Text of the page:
A health worker prepares a vaccination at a mobile vaccination centre in Tel Aviv, Israel, July 6 2021. Picture: REUTERS/AMMAR AWAD
A health worker prepares a vaccination at a mobile vaccination centre in Tel Aviv, Israel, July 6 2021. Picture: REUTERS/AMMAR AWAD

Israeli health providers began offering a third dose of Covid-19 messenger RNA (mRNA) vaccine to patients with weakened immune systems as a booster shot, after approval by health officials on Monday.

“Due to the increase in morbidity and the spread of the virus in recent weeks, and the high risk for immunosuppressed patients to become seriously ill, these patients can be given a third dose,” the ministry said in a letter to health providers.

Eligible patients include those who have undergone heart, lung, kidney or liver transplants and cancer patients receiving chemotherapy.

Israel has been experiencing a new surge in cases. About 57% of Israelis are fully vaccinated, almost all with the Pfizer-BioNTech  vaccine.

Pfizer announced on July 9 that it plans to request US emergency authorisation in August for a third booster dose for the general population, based on early data showing it can sharply increase immune protection. US health officials signalled they would take a cautious approach to potential booster shots.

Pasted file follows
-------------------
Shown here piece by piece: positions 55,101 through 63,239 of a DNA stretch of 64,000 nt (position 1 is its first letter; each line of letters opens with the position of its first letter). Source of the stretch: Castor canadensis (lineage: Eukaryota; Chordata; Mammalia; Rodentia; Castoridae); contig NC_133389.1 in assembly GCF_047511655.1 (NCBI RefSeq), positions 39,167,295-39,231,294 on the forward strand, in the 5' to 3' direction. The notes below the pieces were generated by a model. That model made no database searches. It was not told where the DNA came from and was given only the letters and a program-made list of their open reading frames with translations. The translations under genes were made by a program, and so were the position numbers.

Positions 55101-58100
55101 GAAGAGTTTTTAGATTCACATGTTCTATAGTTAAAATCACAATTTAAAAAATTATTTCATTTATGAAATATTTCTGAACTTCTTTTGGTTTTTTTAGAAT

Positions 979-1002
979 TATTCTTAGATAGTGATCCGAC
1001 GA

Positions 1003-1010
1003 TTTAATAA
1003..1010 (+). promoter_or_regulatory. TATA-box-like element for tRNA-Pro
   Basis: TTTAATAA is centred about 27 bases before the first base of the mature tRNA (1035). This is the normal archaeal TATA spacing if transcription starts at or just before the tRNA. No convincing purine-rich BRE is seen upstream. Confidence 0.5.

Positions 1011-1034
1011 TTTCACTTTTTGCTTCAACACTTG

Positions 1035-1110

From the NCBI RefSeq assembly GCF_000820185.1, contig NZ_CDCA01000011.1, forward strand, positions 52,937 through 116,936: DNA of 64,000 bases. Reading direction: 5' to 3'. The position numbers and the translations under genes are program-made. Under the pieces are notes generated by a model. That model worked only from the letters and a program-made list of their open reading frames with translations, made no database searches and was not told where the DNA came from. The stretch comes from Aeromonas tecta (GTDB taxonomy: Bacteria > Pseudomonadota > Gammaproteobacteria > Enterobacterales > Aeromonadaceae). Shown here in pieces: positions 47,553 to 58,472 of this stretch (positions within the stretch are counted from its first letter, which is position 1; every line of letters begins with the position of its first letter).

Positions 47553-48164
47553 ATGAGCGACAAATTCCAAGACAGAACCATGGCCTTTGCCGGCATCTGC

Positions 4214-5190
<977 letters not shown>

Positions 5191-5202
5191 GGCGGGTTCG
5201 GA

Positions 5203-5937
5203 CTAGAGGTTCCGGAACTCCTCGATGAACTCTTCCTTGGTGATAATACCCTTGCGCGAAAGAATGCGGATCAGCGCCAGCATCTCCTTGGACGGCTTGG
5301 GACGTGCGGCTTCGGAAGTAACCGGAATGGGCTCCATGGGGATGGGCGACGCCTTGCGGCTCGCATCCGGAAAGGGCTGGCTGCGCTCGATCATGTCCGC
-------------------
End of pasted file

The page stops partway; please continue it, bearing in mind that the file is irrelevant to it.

Reports said on Sunday President Joe Biden’s chief medical adviser Anthony Fauci acknowledged that “it is entirely conceivable, maybe likely” that booster shots will be needed.

Fauci said clinical studies and laboratory data have yet to fully bear out the need for a booster to the current two-shot Pfizer and Moderna vaccines or the one-shot Johnson & Johnson regimen.

“Right now, given the data and the information we have, we do not need to give people a third shot,” he said. “That doesn’t mean we stop there.... There are studies being done now, ongoing as we speak, about looking at the feasibility about if and when we should be boosting people.”

Bloomberg News. More stories like this are available on bloomberg.com

subscribe

Would you like to comment on this article or view other readers' comments?
Register (it’s quick and free) or sign in now.

Speech Bubbles

Please read our Comment Policy before commenting.